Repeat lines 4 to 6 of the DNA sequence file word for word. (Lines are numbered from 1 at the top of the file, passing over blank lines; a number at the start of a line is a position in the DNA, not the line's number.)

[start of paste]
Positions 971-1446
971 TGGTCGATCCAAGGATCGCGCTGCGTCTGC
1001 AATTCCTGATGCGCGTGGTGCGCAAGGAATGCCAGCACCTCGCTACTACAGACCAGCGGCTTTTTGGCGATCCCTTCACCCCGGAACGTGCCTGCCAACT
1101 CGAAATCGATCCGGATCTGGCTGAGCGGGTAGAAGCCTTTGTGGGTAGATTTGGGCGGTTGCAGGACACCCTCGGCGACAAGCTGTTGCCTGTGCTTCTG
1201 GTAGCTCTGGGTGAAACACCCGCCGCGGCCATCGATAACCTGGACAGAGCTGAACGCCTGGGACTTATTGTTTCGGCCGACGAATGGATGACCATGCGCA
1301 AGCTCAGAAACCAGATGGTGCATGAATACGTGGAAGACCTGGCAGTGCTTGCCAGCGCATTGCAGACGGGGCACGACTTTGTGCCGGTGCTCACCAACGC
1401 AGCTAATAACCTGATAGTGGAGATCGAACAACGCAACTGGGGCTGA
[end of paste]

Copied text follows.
1101 CGAAATCGATCCGGATCTGGCTGAGCGGGTAGAAGCCTTTGTGGGTAGATTTGGGCGGTTGCAGGACACCCTCGGCGACAAGCTGTTGCCTGTGCTTCTG
1201 GTAGCTCTGGGTGAAACACCCGCCGCGGCCATCGATAACCTGGACAGAGCTGAACGCCTGGGACTTATTGTTTCGGCCGACGAATGGATGACCATGCGCA
1301 AGCTCAGAAACCAGATGGTGCATGAATACGTGGAAGACCTGGCAGTGCTTGCCAGCGCATTGCAGACGGGGCACGACTTTGTGCCGGTGCTCACCAACGC